Today, many First Nations communities across the country face serious problems. Among the most prominent of these is a lack of education. According to a study conducted by Statistics Canada in 2011, only 22.8% of Canada’s aboriginal peoples have completed high school and received some level of post-secondary education. To give this some context, a 2014 study conducted by the Organisation for Economic Co-operation and Development concluded that 53% of Canadians aged 25-64 had received some level of “tertiary education”.
First Nations communities are also plagued by substance abuse and mental health issues. According to a 2009 report by Health Canada, the proportion of First Nations populations to report heavy drinking on a weekly basis is double that of general Canadian population, and according BC’s Mental Health and Substance Use Journal, First Nations members are twice as likely to commit suicide as the average Canadian.
Some other problems that disproportionately affect First Nations communities include drug abuse, obesity, domestic abuse, and unemployment.
According to the Great Canadian Myth, all of these problems are attributable to the childhood trauma experienced at residential schools, which had adverse effects on the mental and emotional development of generations of native students. A closer look at Canadian history, however, reveals several potential problems with this theory.
Native Americans were not the only Canadian ethnic groups to suffer widespread childhood trauma. During the so-called “Yellow Terror” of the late 19th Century, Chinese Canadians were treated horrendously by the Canadian government, being forced to live in abject poverty on account of steep head taxes and pitifully-low wages. During the Second World War, the Canadian government forcibly relocated Japanese Canadians to internment camps with atrocious living conditions, where children were frequently separated from their families. Perhaps the most traumatized racial group in history, through no fault of the Canadian government, were Ashkenazi Jews, who were killed by the millions in Nazi death camps during the Holocaust. After WWII, many Holocaust survivors immigrated to Canada.
Despite that Chinese, Japanese, and Jewish Canadians all suffered a considerable degree of childhood trauma at one time or another, these racial groups are now among the most successful ethnicities in the entire country. Could it be that Indian residential schools were so much more traumatic than the early Chinese-Canadian experience, Japanese internment camps, and the Holocaust? Or is it possible that there are other factors at play?
4. The ‘Sins of the Father’ Fallacy
The words “this is not your land” and “go back to Europe”, which one of the Native American protestors addressed to the Covington kids, echoes a widely held yet seldom spoken tenet of the Great Canadian Myth: that all white Canadians, by dint of their skin colour, are in some way responsible for and morally obliged to remedy the injustices perpetrated by their 17th, 18th, and 19th Century ancestors. In addition to being nonsensical, this argument fails to consider the facts that many 17th, 18th, and 19th Century Irish and French-Canadian settlers were themselves powerless victims of imperial oppression, and that the ancestors of a great number of Caucasian Canadians immigrated to the New World in the 20th Century, long after said injustices were committed.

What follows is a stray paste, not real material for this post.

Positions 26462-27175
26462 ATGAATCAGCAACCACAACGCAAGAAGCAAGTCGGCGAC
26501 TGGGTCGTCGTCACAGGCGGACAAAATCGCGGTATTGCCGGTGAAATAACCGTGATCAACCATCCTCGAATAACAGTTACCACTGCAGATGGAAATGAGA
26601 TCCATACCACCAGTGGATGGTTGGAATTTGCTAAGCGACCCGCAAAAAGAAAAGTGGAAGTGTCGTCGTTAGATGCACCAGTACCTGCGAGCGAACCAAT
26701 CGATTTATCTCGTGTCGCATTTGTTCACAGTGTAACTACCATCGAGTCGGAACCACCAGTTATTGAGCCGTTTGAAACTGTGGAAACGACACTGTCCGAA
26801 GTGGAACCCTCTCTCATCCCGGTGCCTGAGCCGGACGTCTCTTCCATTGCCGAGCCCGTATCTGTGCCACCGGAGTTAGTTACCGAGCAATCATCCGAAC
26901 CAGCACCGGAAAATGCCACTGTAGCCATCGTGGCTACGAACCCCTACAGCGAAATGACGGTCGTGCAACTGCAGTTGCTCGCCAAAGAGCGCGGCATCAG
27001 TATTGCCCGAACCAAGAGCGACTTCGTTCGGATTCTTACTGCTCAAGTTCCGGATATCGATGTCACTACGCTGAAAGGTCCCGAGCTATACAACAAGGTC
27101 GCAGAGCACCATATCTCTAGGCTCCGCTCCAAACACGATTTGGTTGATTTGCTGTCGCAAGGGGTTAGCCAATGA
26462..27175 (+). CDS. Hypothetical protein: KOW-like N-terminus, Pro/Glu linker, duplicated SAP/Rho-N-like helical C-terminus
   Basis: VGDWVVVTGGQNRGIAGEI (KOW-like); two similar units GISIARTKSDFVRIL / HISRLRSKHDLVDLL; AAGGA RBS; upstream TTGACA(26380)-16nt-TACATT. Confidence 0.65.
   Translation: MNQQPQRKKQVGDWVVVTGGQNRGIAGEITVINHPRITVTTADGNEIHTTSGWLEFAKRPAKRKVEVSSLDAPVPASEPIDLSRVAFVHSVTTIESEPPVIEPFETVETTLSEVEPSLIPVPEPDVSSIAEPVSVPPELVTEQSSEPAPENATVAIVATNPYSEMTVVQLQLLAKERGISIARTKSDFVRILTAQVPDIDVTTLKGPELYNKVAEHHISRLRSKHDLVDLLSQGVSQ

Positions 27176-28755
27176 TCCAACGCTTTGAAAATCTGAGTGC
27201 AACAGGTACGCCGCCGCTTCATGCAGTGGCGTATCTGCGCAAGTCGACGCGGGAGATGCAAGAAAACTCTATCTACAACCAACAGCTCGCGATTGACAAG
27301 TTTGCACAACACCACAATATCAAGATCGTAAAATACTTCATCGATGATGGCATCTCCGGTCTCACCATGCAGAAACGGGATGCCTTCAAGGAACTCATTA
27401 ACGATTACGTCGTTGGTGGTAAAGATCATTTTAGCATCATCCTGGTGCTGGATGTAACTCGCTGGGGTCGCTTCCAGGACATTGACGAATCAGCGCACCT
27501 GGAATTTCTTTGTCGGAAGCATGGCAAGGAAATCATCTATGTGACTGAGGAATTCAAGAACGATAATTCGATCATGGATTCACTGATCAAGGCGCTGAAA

5. The Reparations Fallacy
Perhaps the most destructive facet of the Great Canadian Myth is the idea that Canada’s suffering First Nations communities will somehow benefit from additional reparations, courtesy of the Canadian tax payer. This notion ignores what I believe to be the real reasons behind the suffering of Canada’s aboriginal people, namely a lack of incentive and cultural self-esteem, for which the Canadian government is entirely responsible.
In the late 1800s, when many Canadian First Nations lost the ability to make their own living, the Canadian government shuffled the last of them onto Reserves and hauled their children off to residential schools. In accordance with human nature, the natives whose needs the Canadian government provided for had little incentive to work. Even if some of them had retained a desire for productive exercise, they lacked the ability to engage in it; unable to hunt due to a scarcity of game and forbidden from warfare and certain religious ceremonies by Canadian law, these people lost their capacity to cultivate virtue in the manner with which they were accustomed. Forced into a life of purposeless indolence, many of them naturally fell into depression and vice- traps from which many of their descendants today have yet to escape.
Why the Myth Needs to End
Despite the good intentions which might have led to its creation, the Great Canadian Myth has some devastating consequences for both native and white Canadians.
The myth’s obvious adverse effects on white Canucks are illustrated perfectly by the case of the Covington boys. Although the Covington kids were neither the instigators of the confrontation for which they have become infamous nor the perpetrators of the racist acts with which they were initially accused, the media was quick to demonize them solely on the basis of their skin colour. They have since become the target of merciless name-calling by hordes of ill-informed social media users whose opinion of them was formed by the erroneous first reports. They have received death threats, some of them terrifyingly graphic in nature, and have had their names undeservedly tarnished. A cloud for which they were in no way responsible will hang over their heads for the rest of their lives.
As terrible as they are, the negative consequences of the Great Canadian Myth on white Canucks pale in comparison to the devastation that this popular fantasy wreaks upon Canada’s First Nations. The twisted logic of the Great Canadian Myth advocates perpetuating the residential system and pouring money into First Nations communities- an approach which will only exacerbate the suffering of Canada’s indigenous peoples for the reasons mentioned in the previous section. Instead of offering a helping hand to Canada’s First Peoples, it only succeeds in strengthening the bars of the cage in which they are trapped.
It’s high time that we expose this massive misconception for what it really is and make Canada a better place for both natives and whites.